This story of the unintended human consequences of the government biofuel initiatives should serve as a caution to all of us. We must seek always to discern what the impact on other humans will be (particularly the most defenseless and marginalized) of any and all environmental policies. We owe that to our fellow human beings with whom we share this small planet.
I had the honor and privilege of attending last night’s second presidential debate at Belmont University in Nashville, Tenn. Some commentators and reporters have described the debate as subdued and uneventful. I can assure you, as someone who was actually in the audience, it was anything but.
The town hall format reminded me of the town hall meetings which so dominated the early history of our settlement of this continent. Not surprisingly, McCain supporters thought McCain won and Obama supporters thought Obama won. My guess is that those who were undecided are still undecided.
I must confess that I was unprepared (This was my first presidential election debate to attend.) for the palpable excitement and energy in the room. Everyone from young people to senior citizens seemed caught up in the spirit of the evening. I suspect that most of them had some point during the evening thought to themselves, as I did, “What an incredible privilege it is to live in and be a citizen of this great and wonderful country.”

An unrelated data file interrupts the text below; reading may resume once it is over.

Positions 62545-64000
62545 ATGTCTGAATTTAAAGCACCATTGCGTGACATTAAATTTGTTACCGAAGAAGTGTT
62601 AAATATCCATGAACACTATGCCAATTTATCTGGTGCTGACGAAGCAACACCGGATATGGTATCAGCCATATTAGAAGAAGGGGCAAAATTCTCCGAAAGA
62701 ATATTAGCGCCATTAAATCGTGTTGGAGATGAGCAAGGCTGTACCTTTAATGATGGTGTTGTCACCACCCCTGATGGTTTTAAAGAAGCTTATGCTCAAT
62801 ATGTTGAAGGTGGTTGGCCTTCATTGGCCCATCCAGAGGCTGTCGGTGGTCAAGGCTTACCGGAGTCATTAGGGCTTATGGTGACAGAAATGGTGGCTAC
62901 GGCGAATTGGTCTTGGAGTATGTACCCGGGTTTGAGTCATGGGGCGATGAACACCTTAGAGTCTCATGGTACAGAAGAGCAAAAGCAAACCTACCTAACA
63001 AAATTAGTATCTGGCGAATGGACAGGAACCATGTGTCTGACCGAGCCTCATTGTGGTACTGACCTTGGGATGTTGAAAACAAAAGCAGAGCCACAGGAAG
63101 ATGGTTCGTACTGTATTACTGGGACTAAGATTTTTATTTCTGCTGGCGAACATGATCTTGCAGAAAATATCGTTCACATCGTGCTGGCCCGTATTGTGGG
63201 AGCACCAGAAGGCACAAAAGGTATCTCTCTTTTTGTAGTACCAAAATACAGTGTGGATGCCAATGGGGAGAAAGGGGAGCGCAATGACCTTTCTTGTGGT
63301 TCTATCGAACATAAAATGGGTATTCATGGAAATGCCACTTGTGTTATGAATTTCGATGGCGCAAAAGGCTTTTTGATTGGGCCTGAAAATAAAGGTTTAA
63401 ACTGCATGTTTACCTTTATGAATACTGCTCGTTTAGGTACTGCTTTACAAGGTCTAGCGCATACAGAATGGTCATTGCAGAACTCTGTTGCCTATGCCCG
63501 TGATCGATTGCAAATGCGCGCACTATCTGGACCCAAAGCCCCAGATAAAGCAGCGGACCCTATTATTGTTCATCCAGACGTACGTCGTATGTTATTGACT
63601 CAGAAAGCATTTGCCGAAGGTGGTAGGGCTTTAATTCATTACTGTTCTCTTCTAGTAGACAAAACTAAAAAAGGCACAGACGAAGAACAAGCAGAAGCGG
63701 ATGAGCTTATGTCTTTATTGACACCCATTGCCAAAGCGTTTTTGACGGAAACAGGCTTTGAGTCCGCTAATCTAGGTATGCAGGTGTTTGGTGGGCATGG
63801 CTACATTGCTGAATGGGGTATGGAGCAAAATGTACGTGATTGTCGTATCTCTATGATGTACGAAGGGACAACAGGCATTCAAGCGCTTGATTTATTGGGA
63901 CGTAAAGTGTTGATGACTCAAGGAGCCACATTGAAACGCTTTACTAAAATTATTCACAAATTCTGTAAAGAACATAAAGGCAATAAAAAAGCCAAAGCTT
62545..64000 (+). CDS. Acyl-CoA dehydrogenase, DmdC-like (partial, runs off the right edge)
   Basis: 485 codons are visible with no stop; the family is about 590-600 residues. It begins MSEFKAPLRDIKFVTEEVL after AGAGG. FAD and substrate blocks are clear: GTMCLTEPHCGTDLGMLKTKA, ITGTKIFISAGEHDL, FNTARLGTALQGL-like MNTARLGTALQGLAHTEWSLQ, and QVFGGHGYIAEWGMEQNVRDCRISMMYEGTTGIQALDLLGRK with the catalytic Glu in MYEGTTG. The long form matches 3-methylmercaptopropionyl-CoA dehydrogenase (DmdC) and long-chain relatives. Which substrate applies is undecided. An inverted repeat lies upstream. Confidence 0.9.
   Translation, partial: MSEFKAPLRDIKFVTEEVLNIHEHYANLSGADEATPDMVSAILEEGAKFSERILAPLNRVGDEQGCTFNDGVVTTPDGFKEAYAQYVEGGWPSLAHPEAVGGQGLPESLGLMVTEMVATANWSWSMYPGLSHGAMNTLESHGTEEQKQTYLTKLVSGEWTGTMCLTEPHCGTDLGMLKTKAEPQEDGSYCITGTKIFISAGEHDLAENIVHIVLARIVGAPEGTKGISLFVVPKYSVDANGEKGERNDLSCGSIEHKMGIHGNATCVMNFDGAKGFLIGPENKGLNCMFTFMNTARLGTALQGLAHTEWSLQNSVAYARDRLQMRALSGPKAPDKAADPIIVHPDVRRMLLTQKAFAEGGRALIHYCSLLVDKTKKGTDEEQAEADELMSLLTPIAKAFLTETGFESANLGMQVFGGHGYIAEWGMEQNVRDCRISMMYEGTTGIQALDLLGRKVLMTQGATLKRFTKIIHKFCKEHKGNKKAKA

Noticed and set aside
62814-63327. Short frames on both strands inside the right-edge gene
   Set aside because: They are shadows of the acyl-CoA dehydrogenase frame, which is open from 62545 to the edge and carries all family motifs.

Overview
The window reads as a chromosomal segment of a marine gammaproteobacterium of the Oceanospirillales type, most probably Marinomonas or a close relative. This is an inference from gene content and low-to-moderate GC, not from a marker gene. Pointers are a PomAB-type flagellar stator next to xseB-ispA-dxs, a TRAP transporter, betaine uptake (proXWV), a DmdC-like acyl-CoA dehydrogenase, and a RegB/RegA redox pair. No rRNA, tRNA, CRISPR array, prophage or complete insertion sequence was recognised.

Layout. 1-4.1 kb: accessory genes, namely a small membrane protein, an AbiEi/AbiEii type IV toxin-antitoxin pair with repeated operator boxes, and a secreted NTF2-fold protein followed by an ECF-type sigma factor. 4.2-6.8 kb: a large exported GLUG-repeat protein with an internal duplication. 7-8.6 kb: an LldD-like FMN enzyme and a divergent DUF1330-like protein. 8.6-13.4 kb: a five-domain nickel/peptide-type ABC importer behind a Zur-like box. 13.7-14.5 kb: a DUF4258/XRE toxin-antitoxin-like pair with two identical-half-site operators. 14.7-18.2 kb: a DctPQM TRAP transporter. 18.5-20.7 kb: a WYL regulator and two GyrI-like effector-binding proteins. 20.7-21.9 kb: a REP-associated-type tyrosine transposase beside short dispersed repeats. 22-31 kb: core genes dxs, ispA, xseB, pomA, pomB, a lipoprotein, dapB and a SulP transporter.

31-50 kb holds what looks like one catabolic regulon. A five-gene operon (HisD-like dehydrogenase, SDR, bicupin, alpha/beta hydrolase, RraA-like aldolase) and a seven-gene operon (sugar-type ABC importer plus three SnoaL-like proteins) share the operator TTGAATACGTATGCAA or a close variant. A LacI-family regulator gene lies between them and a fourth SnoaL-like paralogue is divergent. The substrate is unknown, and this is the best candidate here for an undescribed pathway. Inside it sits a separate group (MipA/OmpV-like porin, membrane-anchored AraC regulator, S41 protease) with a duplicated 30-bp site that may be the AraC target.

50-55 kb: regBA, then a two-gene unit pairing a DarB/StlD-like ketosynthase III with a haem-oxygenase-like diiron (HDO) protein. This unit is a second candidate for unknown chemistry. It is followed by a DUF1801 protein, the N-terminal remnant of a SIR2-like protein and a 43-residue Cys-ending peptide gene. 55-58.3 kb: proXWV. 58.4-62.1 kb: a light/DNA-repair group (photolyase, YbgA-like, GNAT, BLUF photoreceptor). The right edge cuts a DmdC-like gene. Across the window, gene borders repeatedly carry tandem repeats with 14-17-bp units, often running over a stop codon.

I am fearful that too often our familiarity with our great freedoms, although it doesn’t breed contempt, does breed familiarity. We are among the most privileged people on earth to have our common citizens have the opportunity to decide the great policies of our nation. “Government of the people, by the people and for the people” was alive and well in Nashville last night. No matter which presidential candidate you support in this election, we are all winners in that we have these wonderful freedoms, this open process, and this great republic as a birthright. I have never felt more grateful to be an American, and I’ve never been more proud of my country.